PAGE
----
Workers' Compensation

2006 Workers Compensation Law Amendments

In March 2006 the Ohio legislature passed Senate Bill 7 which included extensive amendments to the Ohio Workers Compensation statutes. The Bill was supported by the Ohio Chamber of Commerce and other business groups and the changes are effective June 27, 2006. Following is a summary of many changes affecting the Bureau of Workers Compensation, employers and injured workers:

• R.C. 4123.01(C)(4) now requires an injured worker to provide objective evidence of “substantial” aggravation to make aggravation of a pre-existing injury compensable. R.C. 4123.54(G) also limits medical treatment to only treatment needed to return to the pre-injury condition;

• R.C. 4123.52 reduces the number of years an inactive claim can remain open for both lost time and medical only claims to 5 years (previously the time limit was 6 years for medical only claims and 10 years for lost time claims);

• R.C. 4123.56(B) limits non-working wage loss benefits to 52 total weeks (rather than 200 weeks), but the first 26 weeks of non-working wage loss does not count against the overall wage loss 200-week limit. The overall 200-week limit now includes both regular wage loss and living maintenance wage loss (former law permitted up to 200 weeks of each);

• R.C. 4123.57 reduces the “gap” or 40 week waiting period between termination of Temporary Total benefits and Permanent Partial Disability benefits from 40 weeks to 26 weeks. The amendment also raises the maximum facial disfigurement award from $5,000 to $10,000;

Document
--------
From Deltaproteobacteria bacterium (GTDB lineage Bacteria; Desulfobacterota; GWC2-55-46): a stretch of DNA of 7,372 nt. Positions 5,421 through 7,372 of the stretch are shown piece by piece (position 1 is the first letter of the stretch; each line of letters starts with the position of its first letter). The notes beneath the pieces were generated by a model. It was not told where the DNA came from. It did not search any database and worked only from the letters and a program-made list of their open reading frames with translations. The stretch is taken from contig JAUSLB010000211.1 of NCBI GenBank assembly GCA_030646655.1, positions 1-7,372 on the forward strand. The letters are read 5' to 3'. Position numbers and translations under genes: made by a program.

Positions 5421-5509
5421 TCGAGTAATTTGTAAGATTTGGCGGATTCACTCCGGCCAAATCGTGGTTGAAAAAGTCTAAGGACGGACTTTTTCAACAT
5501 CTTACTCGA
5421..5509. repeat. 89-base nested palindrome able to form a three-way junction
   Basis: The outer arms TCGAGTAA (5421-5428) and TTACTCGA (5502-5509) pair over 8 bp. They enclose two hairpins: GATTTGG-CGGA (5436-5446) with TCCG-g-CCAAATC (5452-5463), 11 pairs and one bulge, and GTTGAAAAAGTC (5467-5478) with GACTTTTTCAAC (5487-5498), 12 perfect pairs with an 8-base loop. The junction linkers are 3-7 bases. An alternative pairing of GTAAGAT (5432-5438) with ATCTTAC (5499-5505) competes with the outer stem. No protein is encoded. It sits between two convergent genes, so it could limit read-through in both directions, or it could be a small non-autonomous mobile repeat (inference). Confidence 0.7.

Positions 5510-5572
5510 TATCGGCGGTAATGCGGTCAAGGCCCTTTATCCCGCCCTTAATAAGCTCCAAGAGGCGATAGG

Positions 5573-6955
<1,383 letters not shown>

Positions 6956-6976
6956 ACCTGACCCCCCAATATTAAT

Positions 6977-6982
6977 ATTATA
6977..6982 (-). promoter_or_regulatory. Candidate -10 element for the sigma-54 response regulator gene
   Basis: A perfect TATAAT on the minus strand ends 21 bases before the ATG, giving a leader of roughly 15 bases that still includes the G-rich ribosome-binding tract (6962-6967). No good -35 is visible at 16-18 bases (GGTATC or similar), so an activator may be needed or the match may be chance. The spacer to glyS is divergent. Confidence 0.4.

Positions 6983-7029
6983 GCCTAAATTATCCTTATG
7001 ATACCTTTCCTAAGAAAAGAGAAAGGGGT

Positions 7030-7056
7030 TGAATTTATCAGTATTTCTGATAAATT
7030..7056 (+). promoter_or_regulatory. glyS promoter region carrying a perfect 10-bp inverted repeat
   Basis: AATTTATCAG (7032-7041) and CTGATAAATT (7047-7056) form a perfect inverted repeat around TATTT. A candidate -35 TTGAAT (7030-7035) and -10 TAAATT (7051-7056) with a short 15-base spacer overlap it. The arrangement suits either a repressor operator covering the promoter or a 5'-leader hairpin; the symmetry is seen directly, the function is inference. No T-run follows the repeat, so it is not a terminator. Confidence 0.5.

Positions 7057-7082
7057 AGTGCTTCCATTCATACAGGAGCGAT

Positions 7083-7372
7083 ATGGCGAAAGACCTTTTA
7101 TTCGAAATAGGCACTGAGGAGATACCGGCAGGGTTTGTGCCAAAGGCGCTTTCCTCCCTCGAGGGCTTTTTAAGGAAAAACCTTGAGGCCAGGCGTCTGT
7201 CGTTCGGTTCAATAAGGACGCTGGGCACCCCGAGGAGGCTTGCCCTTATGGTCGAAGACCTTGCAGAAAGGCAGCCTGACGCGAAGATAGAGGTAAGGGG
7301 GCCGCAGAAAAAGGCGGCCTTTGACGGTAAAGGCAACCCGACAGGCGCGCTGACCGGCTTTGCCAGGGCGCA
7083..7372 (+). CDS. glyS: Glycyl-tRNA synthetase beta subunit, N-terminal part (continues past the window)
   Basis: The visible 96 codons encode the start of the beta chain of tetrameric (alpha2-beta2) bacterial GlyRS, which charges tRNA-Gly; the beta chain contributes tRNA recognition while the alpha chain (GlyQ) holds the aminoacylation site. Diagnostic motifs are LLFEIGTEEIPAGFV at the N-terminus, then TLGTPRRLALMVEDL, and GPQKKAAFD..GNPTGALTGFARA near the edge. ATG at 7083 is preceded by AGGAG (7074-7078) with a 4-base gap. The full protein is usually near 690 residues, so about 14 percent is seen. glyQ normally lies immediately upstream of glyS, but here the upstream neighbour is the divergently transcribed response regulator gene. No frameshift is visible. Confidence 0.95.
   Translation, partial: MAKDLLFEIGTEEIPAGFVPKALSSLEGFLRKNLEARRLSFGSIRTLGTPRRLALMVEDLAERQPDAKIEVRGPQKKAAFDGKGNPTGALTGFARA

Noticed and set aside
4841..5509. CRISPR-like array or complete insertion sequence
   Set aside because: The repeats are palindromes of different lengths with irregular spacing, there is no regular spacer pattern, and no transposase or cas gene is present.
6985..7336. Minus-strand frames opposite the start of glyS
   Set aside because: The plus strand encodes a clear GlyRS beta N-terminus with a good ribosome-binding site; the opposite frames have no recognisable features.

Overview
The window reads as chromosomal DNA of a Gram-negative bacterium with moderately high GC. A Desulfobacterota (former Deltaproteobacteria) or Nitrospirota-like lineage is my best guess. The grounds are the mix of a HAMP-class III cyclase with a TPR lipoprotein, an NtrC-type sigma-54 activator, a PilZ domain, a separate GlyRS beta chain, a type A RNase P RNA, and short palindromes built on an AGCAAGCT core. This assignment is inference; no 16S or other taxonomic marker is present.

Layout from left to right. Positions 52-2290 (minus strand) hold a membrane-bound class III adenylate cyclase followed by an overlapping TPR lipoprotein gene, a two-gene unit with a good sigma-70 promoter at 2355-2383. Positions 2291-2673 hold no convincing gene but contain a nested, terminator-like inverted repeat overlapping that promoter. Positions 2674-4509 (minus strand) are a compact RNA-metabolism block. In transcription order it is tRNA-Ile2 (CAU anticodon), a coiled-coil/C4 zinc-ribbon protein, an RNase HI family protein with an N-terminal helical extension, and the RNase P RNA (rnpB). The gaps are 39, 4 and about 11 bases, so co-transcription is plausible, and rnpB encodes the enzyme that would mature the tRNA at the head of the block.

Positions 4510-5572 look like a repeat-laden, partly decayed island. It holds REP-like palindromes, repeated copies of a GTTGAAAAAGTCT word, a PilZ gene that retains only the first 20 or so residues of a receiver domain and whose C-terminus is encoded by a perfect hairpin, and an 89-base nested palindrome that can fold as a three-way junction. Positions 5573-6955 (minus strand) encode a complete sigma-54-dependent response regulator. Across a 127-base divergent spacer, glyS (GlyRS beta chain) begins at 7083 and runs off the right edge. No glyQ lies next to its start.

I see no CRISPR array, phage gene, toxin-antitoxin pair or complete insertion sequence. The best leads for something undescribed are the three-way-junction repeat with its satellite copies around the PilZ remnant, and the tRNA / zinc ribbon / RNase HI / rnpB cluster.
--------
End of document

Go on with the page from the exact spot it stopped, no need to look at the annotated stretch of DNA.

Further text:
• R.C. 4123.48(A) and R.C. 4123.61 provide that the rate for Permanent Total Disability (“PTD”) is based upon the date of injury or occupational disease and the Average Weekly Wage cannot be recalculated solely due to a lapse in time from the date of injury to the onset of PTD;

• R.C. 4123.512 eliminates the injured worker’s automatic right to dismiss an employer’s appeal (it now requires consent of employer) and increases the maximum attorney fees award for a successful claimant appeal of the right to participate from a maximum of $2,500 to $4,200;

• R.C. 4123.65 provides that a settlement may be voided if the employee dies within the 30 day waiting period after the settlement is signed and allows settlement applications, under certain circumstances (e.g. claim outside the employer’s experience) to be filed without the employer’s signature, but the employer has right to object within the 30 day waiting period;

• R.C. 4123.01(C) requires that the physical injury giving rise to a psychiatric condition must occur to the injured worker suffering the psychological injury, not to a co-worker;

• R.C. 4123.311 permits the Bureau to require electronic funds transfers for payments and R.C. 3121.0371 requires the Bureau to first pay the attorney fees from an award otherwise subject to withholding for child support.

The 2006 revisions also strengthen the employer and medical/provider fraud statutes and increase employer fines for lapse in coverage.

Carroll, Ucker & Hemmer LLC represents employees in workers compensation and Federal Employers Liability Act claims.
Paul K. Hemmer handles this work in the Columbus, Ohio, area.

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